Firms:Allen&Gledhill;Allen&Overy;Amarchand&Mangaldas&SureshAShroff&Co;AZB&Partners;Bharucha&Partners;CliffordChance;Linklaters;TalwarThakore&Associates;White&Case• comprehensive exercise to obtain amendments to strict

financial covenants and certain other terms of loan facilities (including us$500m in usd convertible bonds) in order to achieve greater financial flexibility

• first comprehensive restructuring exercise of convertible bonds of indian issuer, and first exchange offer of convertible bonds issued by indian company

• first time reserve Bank of india has allowed the all-in cost ceilings to be exceeded for restructuring of existing convertible bond issued by indian company

► tt InternatIOnal restructurIngFirms:Allen&Gledhill;ChrisChong&CTHo;DavidLim&Partners;Drew&Napier;HarryEliasPartnership;KhattarWong;PremierLaw;Rajah&Tann;Rodyk&Davidson;StamfordLawCorporation;TanPengChin;Unilegal;WongPartnership• consensual restructuring through the implementation of a

scheme of arrangement • tt has close to 80 subsidiaries in various jurisdictions around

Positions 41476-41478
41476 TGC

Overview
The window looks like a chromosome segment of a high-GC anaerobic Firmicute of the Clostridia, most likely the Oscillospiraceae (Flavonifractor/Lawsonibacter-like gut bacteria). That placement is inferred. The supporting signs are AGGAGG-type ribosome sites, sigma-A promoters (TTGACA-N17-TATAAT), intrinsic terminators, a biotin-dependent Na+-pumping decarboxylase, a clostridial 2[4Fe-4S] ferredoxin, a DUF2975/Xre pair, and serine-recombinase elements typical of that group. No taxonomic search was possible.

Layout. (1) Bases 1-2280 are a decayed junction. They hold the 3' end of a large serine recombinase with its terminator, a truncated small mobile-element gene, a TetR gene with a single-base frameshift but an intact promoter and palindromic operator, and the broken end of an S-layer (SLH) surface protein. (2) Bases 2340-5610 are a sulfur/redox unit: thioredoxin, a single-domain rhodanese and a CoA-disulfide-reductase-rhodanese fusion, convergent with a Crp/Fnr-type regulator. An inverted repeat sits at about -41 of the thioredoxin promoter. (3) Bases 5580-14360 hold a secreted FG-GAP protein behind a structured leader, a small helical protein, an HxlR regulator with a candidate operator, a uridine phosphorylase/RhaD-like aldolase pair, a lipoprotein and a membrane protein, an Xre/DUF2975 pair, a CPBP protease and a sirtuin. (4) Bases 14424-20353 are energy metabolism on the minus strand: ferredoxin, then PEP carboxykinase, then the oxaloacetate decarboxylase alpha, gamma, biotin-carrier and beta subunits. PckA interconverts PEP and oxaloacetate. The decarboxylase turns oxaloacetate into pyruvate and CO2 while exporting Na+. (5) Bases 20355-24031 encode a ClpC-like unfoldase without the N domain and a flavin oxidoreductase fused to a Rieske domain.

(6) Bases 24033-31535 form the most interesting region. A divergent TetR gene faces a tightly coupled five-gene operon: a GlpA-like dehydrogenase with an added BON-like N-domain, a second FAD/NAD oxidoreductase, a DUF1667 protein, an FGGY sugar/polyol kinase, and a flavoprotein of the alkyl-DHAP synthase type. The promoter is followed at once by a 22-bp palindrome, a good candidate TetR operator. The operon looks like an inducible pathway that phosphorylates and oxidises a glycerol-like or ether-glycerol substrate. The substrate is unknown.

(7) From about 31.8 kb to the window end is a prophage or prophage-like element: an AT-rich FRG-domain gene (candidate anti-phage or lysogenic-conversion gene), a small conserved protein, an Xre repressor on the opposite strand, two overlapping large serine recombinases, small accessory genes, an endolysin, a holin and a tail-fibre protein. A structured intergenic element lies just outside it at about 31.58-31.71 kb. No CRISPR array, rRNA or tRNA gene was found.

the world, which gave rise to challenging cross-jurisdictional legal and practical issues in the restructuring; also tt’s creditors comprise mixed group with widely divergent interests (including over 20 bank lenders)

• tt successfully obtained a court order to convene meeting of creditors for entering into a scheme of arrangement; high Court has since issued order approving the scheme

projeCt FinAnCe DeAl oF the YeAr

fInalISTS ► aIrcel IndIan telecOm InFrastructure PrOJect

FInancIngFirms:Amarchand&Mangaldas&SureshAShroff&Co;Baker&McKenzie.Wong&Leow;JSagar&Associates;Khaitan&Co;Shearman&Sterling;White&Case• p r o j e c t f i na n c i n g o f a G sm / a Bs b a s e d m o b i l e

telecommunications service for telecommunication circles in india

• financing combined indian rupees, us dollar facilities and export credit facilities - unusual for project financings in india to use foreign currencies

• one of the few foreign funded telecoms financings to have

occurred in india in recent years, and first deal that China development Bank and sinosure have done in india

► Ongc greenFIeld PetrOchemIcal cOmPlex PrOJect FInancIng

Firms:Amarchand&Mangaldas&SureshAShroff&Co;Luthra&Luthra• us$2.69bn mega petrochemical complex slated to become